University of Southern California Fred S. Grodins Graduate Research Symposium The USC Andrew and Erna Viterbi School of Engineering USC

Wallace H. Coulter Award


The Wallace H. Coulter Award will be presented in recognition of significant contributions to a Biomedical Engineering solution to solve an unmet or underserved Clinical. This year marks the third year in which the award is offered at our annual Grodins Research Symposium.

ABOUT THE USC COULTER TRANSLATIONAL RESEARCH PARTNERSHIP PROGRAM 

The USC Coulter Translational Research Partnership Program supports and funds translational projects that focus on applying developed technologies to solve an unmet or underserved clinical need. Project proposals at all stages of development from concept to implementation are invited for assessment, although the program does not fund discovery research (the creation of new knowledge). The USC Coulter Program supports project teams that are interdisciplinary in nature and include faculty members from the Biomedical Engineering Departmentin the Viterbi School of Engineering and clinical faculty from the Keck School of Medicine.


CRITERIA

The presenters who are eligible for the Wallace H. Coulter Ward are entrants who affirmatively answer the following questions during the applica

What is the potential tangible societal impact of your research?(How could your work change the world?)

Please describe your individual contribution to this project(what problem did you solve) and how that contribution advanced the state of the art of this technology?

Is your research highly interdisciplinary?(Does this research span multipledisciplines -engineering, biology, computer science, pharmacology, etc.)

Does your research have a high likelihood of translating into a practical application? (Such research is usually a good candidatefor patents/licenses.)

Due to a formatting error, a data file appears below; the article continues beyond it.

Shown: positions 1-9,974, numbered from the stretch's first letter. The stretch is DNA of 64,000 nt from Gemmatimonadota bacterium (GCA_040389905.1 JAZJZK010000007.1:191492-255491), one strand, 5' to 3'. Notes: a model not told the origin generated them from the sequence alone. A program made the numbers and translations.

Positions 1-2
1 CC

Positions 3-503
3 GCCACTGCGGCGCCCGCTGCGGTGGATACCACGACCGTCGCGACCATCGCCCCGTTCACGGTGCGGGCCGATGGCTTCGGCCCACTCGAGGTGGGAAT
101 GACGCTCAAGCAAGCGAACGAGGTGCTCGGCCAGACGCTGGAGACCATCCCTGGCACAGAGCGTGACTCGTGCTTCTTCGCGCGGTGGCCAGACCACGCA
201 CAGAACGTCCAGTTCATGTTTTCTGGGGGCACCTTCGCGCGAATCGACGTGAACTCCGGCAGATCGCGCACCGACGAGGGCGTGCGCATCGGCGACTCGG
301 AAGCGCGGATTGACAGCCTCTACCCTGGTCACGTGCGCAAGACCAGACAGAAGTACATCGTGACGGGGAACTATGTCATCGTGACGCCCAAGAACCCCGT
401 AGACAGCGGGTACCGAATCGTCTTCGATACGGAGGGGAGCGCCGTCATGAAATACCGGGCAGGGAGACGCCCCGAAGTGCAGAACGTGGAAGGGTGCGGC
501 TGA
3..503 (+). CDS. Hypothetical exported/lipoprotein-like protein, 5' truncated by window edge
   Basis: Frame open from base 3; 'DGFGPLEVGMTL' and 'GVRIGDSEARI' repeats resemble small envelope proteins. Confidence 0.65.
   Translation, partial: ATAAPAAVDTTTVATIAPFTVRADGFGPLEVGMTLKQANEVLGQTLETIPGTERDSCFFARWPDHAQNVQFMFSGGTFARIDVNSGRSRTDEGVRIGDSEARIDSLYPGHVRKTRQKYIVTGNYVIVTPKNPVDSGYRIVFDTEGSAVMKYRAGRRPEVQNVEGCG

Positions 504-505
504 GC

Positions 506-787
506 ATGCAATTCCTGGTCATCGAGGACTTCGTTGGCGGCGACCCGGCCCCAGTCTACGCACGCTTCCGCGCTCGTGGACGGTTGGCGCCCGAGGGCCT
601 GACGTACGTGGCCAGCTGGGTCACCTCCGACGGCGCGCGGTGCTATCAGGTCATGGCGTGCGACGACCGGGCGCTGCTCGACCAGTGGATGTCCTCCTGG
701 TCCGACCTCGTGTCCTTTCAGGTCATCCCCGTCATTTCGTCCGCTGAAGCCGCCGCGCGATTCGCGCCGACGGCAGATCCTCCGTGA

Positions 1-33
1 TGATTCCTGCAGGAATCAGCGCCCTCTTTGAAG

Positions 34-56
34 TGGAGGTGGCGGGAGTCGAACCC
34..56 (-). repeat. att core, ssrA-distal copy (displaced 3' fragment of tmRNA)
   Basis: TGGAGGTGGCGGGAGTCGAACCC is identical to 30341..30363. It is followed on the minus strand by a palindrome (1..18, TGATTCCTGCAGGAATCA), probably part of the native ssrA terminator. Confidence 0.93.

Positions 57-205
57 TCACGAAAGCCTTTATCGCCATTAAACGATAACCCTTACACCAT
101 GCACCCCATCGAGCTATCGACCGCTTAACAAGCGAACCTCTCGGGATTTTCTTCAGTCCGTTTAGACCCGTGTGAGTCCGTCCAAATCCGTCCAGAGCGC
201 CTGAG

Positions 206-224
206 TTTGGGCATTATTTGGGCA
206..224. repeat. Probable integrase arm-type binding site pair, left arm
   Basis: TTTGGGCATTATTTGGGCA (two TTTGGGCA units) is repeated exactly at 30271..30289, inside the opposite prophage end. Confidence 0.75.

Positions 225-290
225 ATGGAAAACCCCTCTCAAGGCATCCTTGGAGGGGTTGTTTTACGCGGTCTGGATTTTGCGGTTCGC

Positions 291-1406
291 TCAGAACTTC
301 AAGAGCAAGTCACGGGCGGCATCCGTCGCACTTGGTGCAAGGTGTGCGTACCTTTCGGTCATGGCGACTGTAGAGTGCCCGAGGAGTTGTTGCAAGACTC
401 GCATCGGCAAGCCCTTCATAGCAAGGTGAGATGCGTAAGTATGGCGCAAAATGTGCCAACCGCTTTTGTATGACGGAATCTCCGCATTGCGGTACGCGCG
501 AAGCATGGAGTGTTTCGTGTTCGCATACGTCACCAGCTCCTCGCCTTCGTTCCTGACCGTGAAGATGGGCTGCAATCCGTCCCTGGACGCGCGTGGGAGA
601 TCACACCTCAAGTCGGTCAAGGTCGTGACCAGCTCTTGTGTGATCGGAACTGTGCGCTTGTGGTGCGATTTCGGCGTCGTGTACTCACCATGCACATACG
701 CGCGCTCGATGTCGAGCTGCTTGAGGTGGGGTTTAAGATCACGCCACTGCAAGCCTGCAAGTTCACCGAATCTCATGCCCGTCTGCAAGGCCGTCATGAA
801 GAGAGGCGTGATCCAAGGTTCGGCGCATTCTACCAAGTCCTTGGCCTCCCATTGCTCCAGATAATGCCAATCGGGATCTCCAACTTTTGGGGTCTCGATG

The judging panel will consider the following criteria in awarding the Most Innovative prize:

Potential for tangible societal impact--How could this work positively impact society?

High novelty--Has anyone done this before?

High quality of research--Does the student offer research that could be presented to investors or highlevel researchers today?

High risk-reward for innovative ideas--Did the students take a risk in demonstrating their research?

Enthusiasm and commitment of students--Are the students eager to introduce their work to the USC community and make the commitment to further advance their discoveries?

Diversity across disciplines and approaches--Does the research collaborate with other disciplines at USC?

Impact and future potential impact--How will this change the world we live in?

Sustainability--Will this research hold up to or withstand societal changes?

Understanding of market--Does the student understand what the market they are trying to infiltrate needs?


WHAT DO YOU NEED TO KNOW ABOUT YOUR PUBLIC PRESENTATION

The Fred S. Grodins Graduate Student Research Symposium is a public forum.  Therefore, any discussion youhave or any information you display will be considered a public disclosure. You should consider pulling all confidential information out of the presentation if you are interested in patent protection and have not yet filed a patent application.If you want to protect patent rights while still publishing information about your invention, it is best to focus on a results-oriented description and not a description of how those results are obtained. It is important to not describe how to make or reproduce the invention.While we are encouraging full and creative presentations, please understand that the public disclosure of yourinvention or the public display of a product or prototype that embodies your invention may prevent you from patenting the disclosed embodiments of your invention at any time in a foreign country or beyond one year from public disclosure or display in the United States.We will not ask you to disclose any information about your projects that you are not comfortable with disclosing. There will be a program published for the event, for which the information from your abstract was used. Any information that is submitted in your application is kept confidential. If you have any questions about this, let us know.